LITTLE ROCK — A Medicaid expansion funded mostly with federal dollars is the best, and possible only, way to avoid severe cuts to Medicaid services, Gov. Mike Beebe said Wednesday.
A day earlier, state Department of Human Services officials testified before a legislative panel about $319 million in proposed cuts to Medicaid over two years as part of a plan to address a looming shortfall in the state Medicaid budget. The proposed measures include eliminating coverage for the lowest tier of nursing home care — affecting between 10,000 and 15,000 seniors who need assistance with some daily functions — and the equivalent level of care for in-home patients.
The Beebe administration also is proposing spending $312 million in general revenue and $140 million in surplus funds over the next two years to help balance the Medicaid budget.
Talking to reporters Wednesday, Beebe called expanding Medicaid “the first option” for avoiding the cuts in nursing home services.
“Medicaid expansion would create the kind of freedom all throughout the Medicaid budget to be able to avoid that,” Beebe said. “There may not be any other realistic option, but we won’t preclude or foreclose any thoughts or ideas by anybody.”
Republican legislators said they intend to propose other ways to address the shortfall that would not involve drastic cuts to Medicaid services.
Under the federal Affordable Care Act, the federal government would pay the full cost of Arkansas’ Medicaid expansion for the first three years, after which the state’s share of the cost would gradually increase to 10 percent. The U.S. Supreme Court has said the expansion must be optional for states, and some states have said they will opt out.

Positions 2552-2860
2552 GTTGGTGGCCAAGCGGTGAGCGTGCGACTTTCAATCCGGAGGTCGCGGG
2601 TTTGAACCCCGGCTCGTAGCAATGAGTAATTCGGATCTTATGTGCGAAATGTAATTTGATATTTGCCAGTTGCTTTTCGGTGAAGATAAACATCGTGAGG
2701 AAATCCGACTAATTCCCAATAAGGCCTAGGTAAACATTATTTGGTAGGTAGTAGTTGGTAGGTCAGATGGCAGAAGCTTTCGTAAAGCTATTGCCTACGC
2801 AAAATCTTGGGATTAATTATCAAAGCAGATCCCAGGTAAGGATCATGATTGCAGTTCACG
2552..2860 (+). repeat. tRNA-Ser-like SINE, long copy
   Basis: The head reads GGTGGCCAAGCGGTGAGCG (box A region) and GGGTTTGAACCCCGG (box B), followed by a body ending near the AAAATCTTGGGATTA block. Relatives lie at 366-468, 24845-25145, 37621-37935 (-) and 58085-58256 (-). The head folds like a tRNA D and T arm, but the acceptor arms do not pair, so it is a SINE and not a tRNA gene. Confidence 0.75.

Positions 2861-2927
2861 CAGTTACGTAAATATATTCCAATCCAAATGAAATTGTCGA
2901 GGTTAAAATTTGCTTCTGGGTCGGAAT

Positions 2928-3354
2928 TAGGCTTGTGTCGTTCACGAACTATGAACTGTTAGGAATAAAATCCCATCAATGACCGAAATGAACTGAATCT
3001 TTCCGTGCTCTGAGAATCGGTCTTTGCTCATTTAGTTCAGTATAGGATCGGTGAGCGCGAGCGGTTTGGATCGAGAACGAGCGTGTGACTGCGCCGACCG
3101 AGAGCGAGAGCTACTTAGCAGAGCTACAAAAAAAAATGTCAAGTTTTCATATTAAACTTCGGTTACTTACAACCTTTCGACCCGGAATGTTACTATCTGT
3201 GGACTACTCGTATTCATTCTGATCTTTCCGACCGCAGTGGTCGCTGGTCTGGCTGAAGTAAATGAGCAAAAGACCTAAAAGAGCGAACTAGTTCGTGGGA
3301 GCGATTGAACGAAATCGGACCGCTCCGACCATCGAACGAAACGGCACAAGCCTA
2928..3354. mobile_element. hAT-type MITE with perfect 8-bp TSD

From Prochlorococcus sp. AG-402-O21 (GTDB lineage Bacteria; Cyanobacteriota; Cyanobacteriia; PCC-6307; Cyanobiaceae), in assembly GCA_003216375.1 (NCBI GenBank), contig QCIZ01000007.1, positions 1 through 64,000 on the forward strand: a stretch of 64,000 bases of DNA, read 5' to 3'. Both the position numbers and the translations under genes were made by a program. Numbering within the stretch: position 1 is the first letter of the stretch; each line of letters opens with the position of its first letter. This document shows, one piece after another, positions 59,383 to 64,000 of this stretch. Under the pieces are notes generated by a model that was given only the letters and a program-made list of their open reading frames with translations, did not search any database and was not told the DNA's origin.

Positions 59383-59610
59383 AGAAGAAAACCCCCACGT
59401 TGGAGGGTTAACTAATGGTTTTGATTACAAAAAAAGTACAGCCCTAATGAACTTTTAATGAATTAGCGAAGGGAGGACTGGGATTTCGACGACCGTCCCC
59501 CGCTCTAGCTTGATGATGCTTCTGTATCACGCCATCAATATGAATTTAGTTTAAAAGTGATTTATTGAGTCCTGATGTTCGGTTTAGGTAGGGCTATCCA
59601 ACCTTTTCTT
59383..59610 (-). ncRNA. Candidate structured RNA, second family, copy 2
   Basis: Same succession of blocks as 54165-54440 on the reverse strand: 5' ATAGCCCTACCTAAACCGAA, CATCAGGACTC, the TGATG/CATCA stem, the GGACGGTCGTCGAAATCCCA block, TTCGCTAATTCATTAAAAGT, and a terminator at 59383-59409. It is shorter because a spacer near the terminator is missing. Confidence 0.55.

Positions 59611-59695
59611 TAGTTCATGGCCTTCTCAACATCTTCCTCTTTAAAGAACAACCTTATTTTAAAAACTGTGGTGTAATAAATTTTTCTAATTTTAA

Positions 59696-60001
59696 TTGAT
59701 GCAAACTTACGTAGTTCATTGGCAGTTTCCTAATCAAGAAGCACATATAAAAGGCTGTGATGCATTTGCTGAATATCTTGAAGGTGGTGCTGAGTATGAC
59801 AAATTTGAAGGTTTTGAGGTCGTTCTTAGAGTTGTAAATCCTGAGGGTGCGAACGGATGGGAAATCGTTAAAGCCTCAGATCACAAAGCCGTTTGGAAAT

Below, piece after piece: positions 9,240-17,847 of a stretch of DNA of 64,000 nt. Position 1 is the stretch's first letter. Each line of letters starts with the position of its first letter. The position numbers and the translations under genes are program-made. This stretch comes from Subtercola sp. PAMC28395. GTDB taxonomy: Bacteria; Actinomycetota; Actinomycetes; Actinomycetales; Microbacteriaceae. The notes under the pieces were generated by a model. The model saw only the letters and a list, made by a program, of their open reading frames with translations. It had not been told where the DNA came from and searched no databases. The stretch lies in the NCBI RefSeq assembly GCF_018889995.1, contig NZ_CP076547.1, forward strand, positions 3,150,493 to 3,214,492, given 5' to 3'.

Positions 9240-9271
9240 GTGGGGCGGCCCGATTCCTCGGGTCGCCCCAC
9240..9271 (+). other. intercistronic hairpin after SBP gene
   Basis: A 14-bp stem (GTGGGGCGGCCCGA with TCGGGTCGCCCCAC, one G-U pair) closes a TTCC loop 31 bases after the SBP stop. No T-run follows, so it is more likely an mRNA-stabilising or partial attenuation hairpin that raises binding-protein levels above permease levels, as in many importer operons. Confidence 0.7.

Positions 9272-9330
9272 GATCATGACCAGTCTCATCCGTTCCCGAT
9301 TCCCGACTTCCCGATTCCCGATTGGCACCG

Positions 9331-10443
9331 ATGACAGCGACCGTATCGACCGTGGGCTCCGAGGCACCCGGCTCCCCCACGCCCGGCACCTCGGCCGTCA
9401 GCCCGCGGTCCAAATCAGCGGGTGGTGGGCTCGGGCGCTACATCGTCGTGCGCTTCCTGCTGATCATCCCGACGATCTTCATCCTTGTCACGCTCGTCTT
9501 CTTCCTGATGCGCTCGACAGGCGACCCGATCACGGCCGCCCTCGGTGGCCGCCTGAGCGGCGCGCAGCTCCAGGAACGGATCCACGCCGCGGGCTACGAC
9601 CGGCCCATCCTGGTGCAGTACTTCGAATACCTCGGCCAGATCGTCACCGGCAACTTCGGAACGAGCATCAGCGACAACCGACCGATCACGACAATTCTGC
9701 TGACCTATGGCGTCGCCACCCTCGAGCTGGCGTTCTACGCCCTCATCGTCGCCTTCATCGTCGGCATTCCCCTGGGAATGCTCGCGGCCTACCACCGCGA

Expanding Arkansas’ Medicaid program to include people earning up to 138 percent of the federal poverty level is expected to add about 250,000 people to the Medicaid rolls.
State Sen. Michael Lamoureux, R-Russellville, who will serve as Senate president pro tem in the session that begins in January, said expanding Medicaid is one alternative for dealing with the shortfall, but “there are numerous other alternatives,” including cutting spending in other areas of government.
Lamoureux said he did not consider the proposal presented Wednesday to be a serious one. He said he expects Beebe and legislators to hammer out a better plan in the coming weeks.
“I don’t think anybody thinks we’re going to throw senior citizens out of nursing homes,” he said.
Rep. Bruce Westerman, R-Hot Springs, the leader of the Republican House Caucus, said he was not surprised by Beebe’s comments.
“That’s almost exactly what I expected to happen, to announce some drastic cuts and then say the only way to avoid the cuts is to expand Medicaid,” he said. “You’re blending issues that in my opinion aren’t the same issue.”
Westerman said Republicans favor alternatives such as reducing waste, fraud and abuse in the system and creating a system of co-pays.
“I think there are some creative ways out there to address the shortfall other than just saying we’re going to cut services to nursing homes if we can’t expand Medicaid,” he said.
Rep. David Meeks, R-Conway, said he believed that “if you look at waste alone, we’re looking at at least $20 million, probably more, that we can find in the budget, without making any cuts anyplace else, that we can put toward Medicaid.”
Sen. Jonathan Dismang, R-Searcy, said that as far as he is concerned, “everything is on the table (for cuts), and that includes other agencies and programs outside DHS.”
Beebe said he will consider “whatever thoughts the General Assembly may have,” but he questioned where else the budget could be cut.
“Could you cut elsewhere? Well first of all, you’ve got 50 percent of that (general revenue) budget you can’t cut. It’s K-12 (education). Constitutionally, you can’t cut it, period. I’m not for letting bad people out of prisons. … I think we cut our nose off to spite our face if we cut higher ed,” he said.
Raising taxes to avoid the cuts is not a viable option “in this climate,” Beebe said.